TPS is typically granted to countries that are undergoing armed conflict or an environmental disaster. In Palestine, there are no more buildings where people can work. There are no more schools for children to attend, to allow parents to work and for children to have a future. Even if we have a ceasefire tomorrow, the amount of destruction that Israel has unleashed onto Palestinians in Gaza has made life impossible. So temporary protected status would allow Palestinians who are already here in the United States extended status so that they do not have to return to a death sentence. But TPS is not enough. That only applies to Palestinians who are here. So what we really need is a humanitarian immigration pathway that would allow Palestinians who are in Gaza a pathway to come to the United States and find refuge here.
JUAN GONZÁLEZ: And, Sophia, could —
SOPHIA AKBAR: You mentioned that — yes.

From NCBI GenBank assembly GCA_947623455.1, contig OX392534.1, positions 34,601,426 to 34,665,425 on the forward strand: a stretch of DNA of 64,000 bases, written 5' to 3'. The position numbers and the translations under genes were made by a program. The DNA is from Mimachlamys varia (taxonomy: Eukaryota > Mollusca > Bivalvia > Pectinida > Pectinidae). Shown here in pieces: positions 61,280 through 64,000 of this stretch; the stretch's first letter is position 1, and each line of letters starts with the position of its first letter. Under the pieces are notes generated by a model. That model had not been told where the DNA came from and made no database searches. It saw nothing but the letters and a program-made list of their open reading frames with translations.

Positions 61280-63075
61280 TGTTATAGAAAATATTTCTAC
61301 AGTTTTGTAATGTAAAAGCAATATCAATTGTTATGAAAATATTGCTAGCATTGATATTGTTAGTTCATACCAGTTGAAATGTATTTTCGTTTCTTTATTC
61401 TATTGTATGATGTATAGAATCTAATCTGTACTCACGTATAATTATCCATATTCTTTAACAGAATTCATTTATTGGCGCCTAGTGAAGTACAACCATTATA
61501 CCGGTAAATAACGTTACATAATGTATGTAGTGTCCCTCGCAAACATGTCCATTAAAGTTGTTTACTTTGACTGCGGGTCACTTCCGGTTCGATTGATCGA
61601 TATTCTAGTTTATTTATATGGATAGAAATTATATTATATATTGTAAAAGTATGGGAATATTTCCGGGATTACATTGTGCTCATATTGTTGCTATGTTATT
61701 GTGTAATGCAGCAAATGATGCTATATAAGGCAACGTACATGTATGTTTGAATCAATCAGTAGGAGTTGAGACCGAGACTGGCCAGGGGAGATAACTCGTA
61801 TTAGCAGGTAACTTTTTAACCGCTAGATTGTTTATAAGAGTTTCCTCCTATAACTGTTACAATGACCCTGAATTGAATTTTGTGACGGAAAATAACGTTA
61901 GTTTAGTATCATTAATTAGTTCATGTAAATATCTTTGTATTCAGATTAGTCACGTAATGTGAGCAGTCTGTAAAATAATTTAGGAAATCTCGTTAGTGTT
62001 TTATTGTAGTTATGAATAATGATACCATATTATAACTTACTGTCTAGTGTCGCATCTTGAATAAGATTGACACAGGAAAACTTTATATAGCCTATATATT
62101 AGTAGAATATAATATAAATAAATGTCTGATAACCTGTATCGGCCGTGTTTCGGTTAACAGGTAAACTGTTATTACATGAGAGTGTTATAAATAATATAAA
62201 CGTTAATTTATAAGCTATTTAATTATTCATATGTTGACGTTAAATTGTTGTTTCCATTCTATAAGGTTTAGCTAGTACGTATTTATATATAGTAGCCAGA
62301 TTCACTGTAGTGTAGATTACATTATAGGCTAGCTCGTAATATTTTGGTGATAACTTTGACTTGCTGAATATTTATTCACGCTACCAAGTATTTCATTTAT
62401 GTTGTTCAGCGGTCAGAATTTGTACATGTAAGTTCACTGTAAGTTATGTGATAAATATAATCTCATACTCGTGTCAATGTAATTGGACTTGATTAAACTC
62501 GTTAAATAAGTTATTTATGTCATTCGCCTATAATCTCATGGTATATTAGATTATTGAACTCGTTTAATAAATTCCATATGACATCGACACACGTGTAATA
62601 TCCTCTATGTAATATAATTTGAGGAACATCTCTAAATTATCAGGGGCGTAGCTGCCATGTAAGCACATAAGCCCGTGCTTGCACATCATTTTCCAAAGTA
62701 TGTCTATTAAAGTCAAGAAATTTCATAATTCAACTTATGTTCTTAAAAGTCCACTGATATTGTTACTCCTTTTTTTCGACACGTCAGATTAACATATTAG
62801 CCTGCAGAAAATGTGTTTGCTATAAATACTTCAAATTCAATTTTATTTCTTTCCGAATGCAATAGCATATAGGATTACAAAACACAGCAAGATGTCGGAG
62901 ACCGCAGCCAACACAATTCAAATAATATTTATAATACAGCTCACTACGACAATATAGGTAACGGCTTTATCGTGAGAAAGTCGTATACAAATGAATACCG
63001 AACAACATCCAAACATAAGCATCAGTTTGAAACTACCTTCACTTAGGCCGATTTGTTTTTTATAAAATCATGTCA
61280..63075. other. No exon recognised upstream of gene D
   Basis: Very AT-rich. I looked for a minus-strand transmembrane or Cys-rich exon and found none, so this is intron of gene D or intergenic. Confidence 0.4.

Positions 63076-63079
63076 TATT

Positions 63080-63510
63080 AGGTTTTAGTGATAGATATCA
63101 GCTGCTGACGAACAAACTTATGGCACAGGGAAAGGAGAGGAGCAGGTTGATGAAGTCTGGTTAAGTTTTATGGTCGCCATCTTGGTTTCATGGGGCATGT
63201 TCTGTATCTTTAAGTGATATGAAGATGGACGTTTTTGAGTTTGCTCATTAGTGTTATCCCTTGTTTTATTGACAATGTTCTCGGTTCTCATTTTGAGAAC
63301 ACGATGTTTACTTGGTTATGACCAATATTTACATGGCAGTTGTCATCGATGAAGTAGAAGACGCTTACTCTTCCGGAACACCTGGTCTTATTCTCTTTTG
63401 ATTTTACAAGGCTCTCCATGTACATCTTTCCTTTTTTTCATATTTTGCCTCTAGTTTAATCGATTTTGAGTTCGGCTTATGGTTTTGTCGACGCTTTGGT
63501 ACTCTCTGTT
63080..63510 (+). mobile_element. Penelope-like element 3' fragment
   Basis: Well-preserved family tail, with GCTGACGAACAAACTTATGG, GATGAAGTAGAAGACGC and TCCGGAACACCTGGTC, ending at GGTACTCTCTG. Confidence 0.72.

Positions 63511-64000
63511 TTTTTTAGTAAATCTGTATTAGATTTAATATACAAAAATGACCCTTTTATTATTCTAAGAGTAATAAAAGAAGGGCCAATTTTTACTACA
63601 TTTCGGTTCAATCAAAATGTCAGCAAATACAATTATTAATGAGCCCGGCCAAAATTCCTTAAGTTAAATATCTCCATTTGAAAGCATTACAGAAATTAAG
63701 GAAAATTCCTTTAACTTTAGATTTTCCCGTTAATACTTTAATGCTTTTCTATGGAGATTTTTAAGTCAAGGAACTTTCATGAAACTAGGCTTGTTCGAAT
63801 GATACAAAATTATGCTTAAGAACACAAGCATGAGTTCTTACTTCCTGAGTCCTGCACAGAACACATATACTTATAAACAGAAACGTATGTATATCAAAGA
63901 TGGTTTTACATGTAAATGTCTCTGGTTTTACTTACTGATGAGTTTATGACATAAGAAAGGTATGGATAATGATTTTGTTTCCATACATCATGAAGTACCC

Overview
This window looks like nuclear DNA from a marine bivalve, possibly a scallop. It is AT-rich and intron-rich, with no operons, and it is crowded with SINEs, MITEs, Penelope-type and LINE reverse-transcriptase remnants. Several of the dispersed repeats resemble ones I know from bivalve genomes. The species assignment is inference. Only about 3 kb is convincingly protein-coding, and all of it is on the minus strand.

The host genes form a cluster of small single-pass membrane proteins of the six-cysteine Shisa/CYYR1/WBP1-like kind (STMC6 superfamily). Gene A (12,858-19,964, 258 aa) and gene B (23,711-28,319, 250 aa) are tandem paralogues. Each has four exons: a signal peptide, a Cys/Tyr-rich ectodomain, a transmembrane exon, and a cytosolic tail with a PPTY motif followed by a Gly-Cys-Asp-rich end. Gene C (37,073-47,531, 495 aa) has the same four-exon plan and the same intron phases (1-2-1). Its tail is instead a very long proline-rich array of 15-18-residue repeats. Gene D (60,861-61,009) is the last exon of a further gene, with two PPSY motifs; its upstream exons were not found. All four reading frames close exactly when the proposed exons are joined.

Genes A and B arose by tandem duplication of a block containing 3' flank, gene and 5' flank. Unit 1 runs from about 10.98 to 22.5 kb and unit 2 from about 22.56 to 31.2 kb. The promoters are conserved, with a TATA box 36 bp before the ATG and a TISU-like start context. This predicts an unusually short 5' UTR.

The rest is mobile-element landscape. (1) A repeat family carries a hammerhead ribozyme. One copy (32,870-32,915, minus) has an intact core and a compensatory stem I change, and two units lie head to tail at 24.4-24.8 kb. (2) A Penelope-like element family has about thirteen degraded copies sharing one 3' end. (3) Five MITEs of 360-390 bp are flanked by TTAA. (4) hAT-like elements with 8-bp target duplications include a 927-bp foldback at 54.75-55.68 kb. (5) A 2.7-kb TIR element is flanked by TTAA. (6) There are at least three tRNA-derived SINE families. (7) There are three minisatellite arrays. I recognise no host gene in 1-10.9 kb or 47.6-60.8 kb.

JUAN GONZÁLEZ: Sophia, could you talk about the difference between how the administration has been dealing, for instance, with those fleeing the war in Ukraine versus the Palestinians?
SOPHIA AKBAR: Absolutely. That is an extremely stark difference. Under the Uniting for Ukraine program, all requirements of having connections to green card holders and U.S. citizens were waived. So, Ukraine, about — over 270,000 Ukrainians were allowed to come to the United States under this program. And as advocates on the ground right now serving, you know, our clients who have families in Gaza, we cannot even get U.S. citizens out. Our advocates had to sue the Biden administration just to get U.S. citizens evacuated. And that didn’t even — that didn’t even prioritize the issue. We had to — my colleagues had to sue, you know, place two more lawsuits last week to evacuate U.S. citizens. And so, that’s not to say how the family members of U.S. citizens and green card holders are treated. And the Uniting for Ukraine program applied to people beyond that category, as well. So what we really need is a similar program, like Uniting for Ukraine, where Palestinians can have an immigration humanitarian pathway to come here and seek refuge.